The issue is definitely there but as a person not deeply involved in the music industry, it is very easy to tell yourself that there is nothing you can do and that this is a problem for label bosses, journalists and promoters. Even if you are one of the above, because it is part of a wider problem it can sometimes feel totally out of your control. In fact this was a trap as a small promoter I must confess I fell into recently; the first night I put on did not have a single woman on the billing. I reasoned with myself that this was because dubstep is arguably one of the most imbalanced genres of the lot. Looking at influential label Deep Medi, you have to go back to medi026 in order to find the last solo release from someone who isn’t a man (we are on 092 now). Out of those still making dubstep who are coming up, Eva808 is arguably the only woman who has gained serious notoriety in recent times. Yet despite this, it would be sexist and false to assume dubstep or in fact any other genre was ‘too masculine’ for women. As anyone who has attended a dubstep event in Bristol recently would testify, there is a relatively even balance and in fact much of dance music stems from black origin queer, non-binary and feminist communities (house music). Dance music is not just for men. Unfortunately however, there are other factors at play.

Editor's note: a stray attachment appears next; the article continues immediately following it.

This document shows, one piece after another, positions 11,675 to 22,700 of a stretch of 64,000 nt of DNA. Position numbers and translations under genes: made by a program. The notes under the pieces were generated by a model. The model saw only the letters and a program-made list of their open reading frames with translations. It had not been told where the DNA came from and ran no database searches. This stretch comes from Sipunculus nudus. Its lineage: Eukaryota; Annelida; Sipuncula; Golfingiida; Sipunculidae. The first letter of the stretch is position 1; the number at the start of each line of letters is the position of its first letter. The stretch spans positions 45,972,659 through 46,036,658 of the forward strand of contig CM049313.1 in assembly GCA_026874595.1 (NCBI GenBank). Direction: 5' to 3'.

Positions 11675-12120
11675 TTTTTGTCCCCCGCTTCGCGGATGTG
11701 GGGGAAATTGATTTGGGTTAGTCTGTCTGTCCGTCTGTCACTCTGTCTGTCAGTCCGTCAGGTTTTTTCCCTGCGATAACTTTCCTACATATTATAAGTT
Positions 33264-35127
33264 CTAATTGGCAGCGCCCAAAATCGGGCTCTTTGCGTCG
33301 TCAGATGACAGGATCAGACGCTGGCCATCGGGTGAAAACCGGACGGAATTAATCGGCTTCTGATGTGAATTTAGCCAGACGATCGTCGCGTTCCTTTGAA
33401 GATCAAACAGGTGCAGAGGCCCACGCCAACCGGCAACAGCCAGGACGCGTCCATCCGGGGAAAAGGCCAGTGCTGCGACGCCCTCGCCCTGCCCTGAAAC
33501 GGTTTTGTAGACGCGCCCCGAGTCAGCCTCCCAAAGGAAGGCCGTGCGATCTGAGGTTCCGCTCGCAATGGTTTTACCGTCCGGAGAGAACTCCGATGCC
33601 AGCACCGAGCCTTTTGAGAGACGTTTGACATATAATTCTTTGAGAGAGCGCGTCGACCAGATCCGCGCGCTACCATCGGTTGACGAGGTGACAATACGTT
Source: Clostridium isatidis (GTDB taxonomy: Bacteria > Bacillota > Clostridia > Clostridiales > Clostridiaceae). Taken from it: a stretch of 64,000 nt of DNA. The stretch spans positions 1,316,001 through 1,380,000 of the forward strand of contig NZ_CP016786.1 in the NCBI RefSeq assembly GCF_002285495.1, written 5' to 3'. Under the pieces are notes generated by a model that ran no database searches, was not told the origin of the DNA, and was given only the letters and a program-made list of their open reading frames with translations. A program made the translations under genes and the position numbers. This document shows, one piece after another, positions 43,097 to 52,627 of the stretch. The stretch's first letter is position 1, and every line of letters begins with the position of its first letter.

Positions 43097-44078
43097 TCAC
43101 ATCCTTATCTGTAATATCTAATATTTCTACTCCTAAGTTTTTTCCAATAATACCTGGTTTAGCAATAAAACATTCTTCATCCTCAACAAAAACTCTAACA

So what is behind the problem in the first place and how can it be solved? All-woman/non-binary Dj crew SIREN said that one of the issues seems to be the positioning of women as consumers rather than producers through societal pressures. A scene full of cis white heterosexual men that feels and is intimidating to women, ‘disenfranchises everyone else then trickles down into the widespread harassment’. From personal experience, I have noticed similarly that DJing and producing can at times seem like an all-boys club. So often at house parties, there is a group of LadbrosTM surrounding the decks and for some people, it is so normalised that nobody really pays attention to it. However, if you are a woman or non-binary and wanted to ask questions, I can imagine this isn’t a welcoming atmosphere. Such groups can often be relatively dismissive, especially if you are an outsider. The very way I got into producing and DJing was partly aided by the subconscious encouragement from friendship groups and male Dj peers, who made me realise this wasn’t a hobby or skill totally beyond me and that I could still learn. In comparison, there seems to be a lack of similar networks for gender identities beyond that of cis men.